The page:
A newly formed alien world may force scientists to rethink some of their ideas about planet formation.
One exoplanets A new study says that 11 times the mass of Jupiter lies in b Centauri, a young binary star system about 325 light-years from Earth.
The planet, known as b Centauri b, is one of the heaviest planets ever found. And combined, the two stars in b Centauri are worth 6 to 10 times more our sun, making this system the most massive in which a planet has been discovered to date. b Centauri is also the hottest known planet-hosting star system, the researchers said.
Study lead author Markus Janson, an astronomer at Stockholm University in Sweden, said: “Finding a planet around b Centauri is exciting, as it completely changes the picture of stars. Major stars are planetary hosts. said in a statement.
A large and hot star system
The two Centauri b stars are about 15 million years old – stars young compared to our sun, which have been burning for more than 4.5 billion years.
The duo’s combined mass would seem to make them unlikely to be planetary hosts. After all, the largest known harbor on the planet double star system contain 2.7 solar masses, and the heaviest single stars confirmed to have worlds orbiting them are about three times more massive than our sun, the team members said. know.
The heat and power of the Centauri b system reinforce that bad parent’s assumption. The main star, b Centauri A, is a B-type star with an estimated temperature of about 32,000 degrees Fahrenheit (18,000 degrees Celsius), the researchers say. It is about three times hotter than our G-type sun and hotter than any other planetary host star.
b Centauri B is therefore emitting a lot of high-energy ultraviolet and X-ray radiation, which tends to scatter the planet-forming dust and gas.
“B-class stars are generally considered to be quite destructive and dangerous environments,” says Janson. “It is believed that it is very difficult to form large planets around them.”
Beat the odds
The newly found planet has overcome those difficulties.
Janson and his colleagues discovered b Centauri b using the High-Contrast Alien Planetary Research (SPHERE) instrument, installed on the European Southern Observatory (ESO). Very large telescope in the country of Chile.
SPHERE captured the image of b Centauri b directly, a feat this tool has achieved some other exoplanets. Analysis of the SPHERE observations allowed the researchers to characterize the planet, which has other unusual features beyond the massive size, mass and heat of its parent stars. (The team’s study also revealed that ESO’s 3.6-meter telescope in Chile managed to image the newly formed planet more than 20 years ago, although no one realized it at the time. .)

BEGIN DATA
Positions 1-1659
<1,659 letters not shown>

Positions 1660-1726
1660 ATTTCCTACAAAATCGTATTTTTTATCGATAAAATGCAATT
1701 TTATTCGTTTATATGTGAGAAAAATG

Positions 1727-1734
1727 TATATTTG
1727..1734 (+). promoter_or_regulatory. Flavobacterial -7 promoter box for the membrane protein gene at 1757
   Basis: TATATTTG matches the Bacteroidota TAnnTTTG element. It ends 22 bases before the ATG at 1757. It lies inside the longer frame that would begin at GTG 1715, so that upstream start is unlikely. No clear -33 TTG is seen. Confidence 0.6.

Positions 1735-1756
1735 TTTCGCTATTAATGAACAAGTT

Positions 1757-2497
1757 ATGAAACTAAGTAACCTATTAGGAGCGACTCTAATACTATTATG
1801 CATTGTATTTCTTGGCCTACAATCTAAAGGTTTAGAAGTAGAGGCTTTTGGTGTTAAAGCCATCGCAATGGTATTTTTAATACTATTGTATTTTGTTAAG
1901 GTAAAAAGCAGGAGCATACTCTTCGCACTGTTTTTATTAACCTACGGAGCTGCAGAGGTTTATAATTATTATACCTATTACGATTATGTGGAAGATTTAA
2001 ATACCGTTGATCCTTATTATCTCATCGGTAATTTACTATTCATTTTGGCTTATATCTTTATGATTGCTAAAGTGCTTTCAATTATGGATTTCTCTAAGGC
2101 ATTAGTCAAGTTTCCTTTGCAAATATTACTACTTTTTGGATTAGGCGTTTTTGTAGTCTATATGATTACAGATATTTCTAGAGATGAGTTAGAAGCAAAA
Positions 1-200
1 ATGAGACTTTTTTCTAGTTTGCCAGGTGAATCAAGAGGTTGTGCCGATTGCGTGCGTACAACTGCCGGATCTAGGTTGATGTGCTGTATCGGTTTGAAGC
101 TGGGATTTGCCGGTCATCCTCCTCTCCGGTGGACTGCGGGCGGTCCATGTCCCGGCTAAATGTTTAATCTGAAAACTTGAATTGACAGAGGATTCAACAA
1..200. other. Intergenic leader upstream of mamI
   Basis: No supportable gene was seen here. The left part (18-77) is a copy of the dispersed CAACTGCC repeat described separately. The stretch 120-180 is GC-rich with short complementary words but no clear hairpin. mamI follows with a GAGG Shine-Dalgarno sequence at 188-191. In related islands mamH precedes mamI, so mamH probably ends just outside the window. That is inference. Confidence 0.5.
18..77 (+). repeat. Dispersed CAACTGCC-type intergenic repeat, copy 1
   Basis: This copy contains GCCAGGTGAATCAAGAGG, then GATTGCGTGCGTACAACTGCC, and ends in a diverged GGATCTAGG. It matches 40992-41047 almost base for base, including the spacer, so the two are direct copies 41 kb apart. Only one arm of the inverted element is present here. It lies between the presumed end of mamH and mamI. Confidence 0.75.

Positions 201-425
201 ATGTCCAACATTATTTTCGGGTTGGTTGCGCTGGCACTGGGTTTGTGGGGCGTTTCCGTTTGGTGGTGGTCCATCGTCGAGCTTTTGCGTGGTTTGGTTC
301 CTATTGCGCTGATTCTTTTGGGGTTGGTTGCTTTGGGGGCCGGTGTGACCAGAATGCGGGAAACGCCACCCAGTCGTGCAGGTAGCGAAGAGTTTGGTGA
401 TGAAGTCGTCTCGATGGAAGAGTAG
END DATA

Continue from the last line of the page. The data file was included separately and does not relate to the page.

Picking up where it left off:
For example, b Centauri b is currently located about 550 astronomical units (AU) from the duo – about 14 times farther than Pluto’s average distance from the sun. (One AU is the average Earth-Sun distance: about 93 million miles, or 150 million kilometers.)
It’s one of the widest known planetary orbits, the study’s authors published online Wednesday (December 8) in the journal Nature. Nature magazine. This immense distance could explain the planet’s existence, keeping it in a relatively safe position from the radiation blast from the Centauri b system’s core.
The origin story of b Centauri b is currently unclear. It may have formed relatively close to a binary through “core accretion“- the most common planet-forming process, in which dust particles in protoplanetary disks combine to form rocks. gravitational interactions, the team members said.
It is also possible that b Centauri b was born near its current location, where core accretion is less likely, due to the lower density of matter there. Thus, a distant formation, if it does occur, might involve another method known as “gravitational instability”.
“This top-down model requires that the mass of the protoplanetary disk be so great that part of the disk collapses under its own gravity. When this happens, a small secondary object is created. out and began to orbit the star,” Kaitlin Kratter, of the University of Arizona’s Steward Observatory, wrote in an accompanying article “News and Perspectives” in the same issue of the journal Nature.
“Gravity-unstable mechanisms also tend to produce very large objects – in fact, they can’t become planets,” added Kratter, who was not part of the research team. “Compared to the stars it orbits, the planet is small, making gravitational instability less likely than core accretion. Maybe it’s just a planet similar to the Stars. Jupiter, flies away from its star system through interactions with the stars it orbits. . An extensive investigation of planets involving massive stars will help clarify the exact formation mechanism its. “
Mike Wall is the author of “Out there“(Grand Central Publishing, 2018; illustrated by Karl Tate), a book about the search for alien life. Follow him on Twitter @michaeldwall. Follow them on Twitter @Spacedotcom or above Facebook.
https://www.space.com/exoplanet-b-centauri-b-hot-massive-star-system Record-breaking alien planet discovered orbiting duo of supermassive, giant stars (pictured)